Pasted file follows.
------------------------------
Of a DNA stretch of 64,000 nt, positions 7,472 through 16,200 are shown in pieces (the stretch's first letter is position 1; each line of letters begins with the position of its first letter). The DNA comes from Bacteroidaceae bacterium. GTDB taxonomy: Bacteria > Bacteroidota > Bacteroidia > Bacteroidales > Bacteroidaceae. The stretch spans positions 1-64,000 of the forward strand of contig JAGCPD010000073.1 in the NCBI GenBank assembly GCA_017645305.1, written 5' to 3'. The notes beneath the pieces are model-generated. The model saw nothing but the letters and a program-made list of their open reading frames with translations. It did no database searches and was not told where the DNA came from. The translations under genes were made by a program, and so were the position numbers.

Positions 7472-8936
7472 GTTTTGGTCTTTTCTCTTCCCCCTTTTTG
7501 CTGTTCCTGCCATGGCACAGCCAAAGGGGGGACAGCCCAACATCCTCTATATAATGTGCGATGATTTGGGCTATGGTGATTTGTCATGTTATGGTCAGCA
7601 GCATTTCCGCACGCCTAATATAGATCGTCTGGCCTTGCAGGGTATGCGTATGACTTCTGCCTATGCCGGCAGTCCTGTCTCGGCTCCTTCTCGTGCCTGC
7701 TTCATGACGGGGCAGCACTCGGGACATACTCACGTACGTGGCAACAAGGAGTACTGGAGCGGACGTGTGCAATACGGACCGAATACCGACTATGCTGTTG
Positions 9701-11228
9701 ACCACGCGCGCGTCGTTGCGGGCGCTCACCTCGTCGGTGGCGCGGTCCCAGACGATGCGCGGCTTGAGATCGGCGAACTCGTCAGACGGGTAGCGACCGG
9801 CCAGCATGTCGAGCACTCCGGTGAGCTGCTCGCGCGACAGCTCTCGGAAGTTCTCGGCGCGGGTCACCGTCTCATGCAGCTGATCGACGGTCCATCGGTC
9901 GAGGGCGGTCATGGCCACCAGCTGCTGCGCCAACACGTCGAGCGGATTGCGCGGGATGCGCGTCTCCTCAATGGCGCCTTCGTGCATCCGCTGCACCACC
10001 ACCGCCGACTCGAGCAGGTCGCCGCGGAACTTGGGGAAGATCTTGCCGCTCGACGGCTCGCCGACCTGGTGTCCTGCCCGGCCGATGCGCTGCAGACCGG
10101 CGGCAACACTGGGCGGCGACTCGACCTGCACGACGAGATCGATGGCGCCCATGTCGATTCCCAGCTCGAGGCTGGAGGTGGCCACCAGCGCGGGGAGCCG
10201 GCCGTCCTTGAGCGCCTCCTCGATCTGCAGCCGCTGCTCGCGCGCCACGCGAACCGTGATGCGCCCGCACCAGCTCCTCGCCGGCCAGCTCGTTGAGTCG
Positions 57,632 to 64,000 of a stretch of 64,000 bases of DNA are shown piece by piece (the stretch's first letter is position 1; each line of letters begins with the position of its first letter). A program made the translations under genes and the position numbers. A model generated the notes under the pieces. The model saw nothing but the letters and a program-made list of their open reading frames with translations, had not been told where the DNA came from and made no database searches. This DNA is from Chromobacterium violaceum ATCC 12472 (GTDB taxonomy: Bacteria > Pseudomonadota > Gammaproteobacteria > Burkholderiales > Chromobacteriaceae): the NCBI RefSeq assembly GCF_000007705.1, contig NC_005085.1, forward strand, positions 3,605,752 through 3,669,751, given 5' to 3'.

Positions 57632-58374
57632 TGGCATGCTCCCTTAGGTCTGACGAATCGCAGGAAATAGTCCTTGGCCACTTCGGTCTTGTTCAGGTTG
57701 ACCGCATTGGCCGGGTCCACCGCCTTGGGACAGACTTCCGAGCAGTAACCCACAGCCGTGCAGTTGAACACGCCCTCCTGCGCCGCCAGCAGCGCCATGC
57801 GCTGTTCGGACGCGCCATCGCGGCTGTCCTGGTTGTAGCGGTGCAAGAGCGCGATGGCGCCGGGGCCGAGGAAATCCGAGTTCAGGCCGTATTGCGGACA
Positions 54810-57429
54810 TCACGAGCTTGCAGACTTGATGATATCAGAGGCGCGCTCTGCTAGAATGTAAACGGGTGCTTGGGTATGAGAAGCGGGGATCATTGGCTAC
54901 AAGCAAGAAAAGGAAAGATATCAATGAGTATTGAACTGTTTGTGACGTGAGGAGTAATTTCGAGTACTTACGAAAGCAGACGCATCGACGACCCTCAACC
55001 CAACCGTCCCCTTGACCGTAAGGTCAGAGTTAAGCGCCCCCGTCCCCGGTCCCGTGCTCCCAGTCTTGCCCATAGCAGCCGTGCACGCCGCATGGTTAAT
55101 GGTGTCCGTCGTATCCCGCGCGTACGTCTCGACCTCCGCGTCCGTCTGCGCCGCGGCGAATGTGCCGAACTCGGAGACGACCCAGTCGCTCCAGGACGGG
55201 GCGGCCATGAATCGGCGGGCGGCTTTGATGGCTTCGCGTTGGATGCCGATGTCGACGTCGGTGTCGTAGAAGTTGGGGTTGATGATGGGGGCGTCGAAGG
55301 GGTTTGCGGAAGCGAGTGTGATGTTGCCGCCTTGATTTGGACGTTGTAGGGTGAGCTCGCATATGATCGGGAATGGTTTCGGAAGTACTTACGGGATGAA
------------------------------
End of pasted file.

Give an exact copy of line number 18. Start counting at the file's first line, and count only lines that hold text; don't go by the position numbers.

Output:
57801 GCTGTTCGGACGCGCCATCGCGGCTGTCCTGGTTGTAGCGGTGCAAGAGCGCGATGGCGCCGGGGCCGAGGAAATCCGAGTTCAGGCCGTATTGCGGACA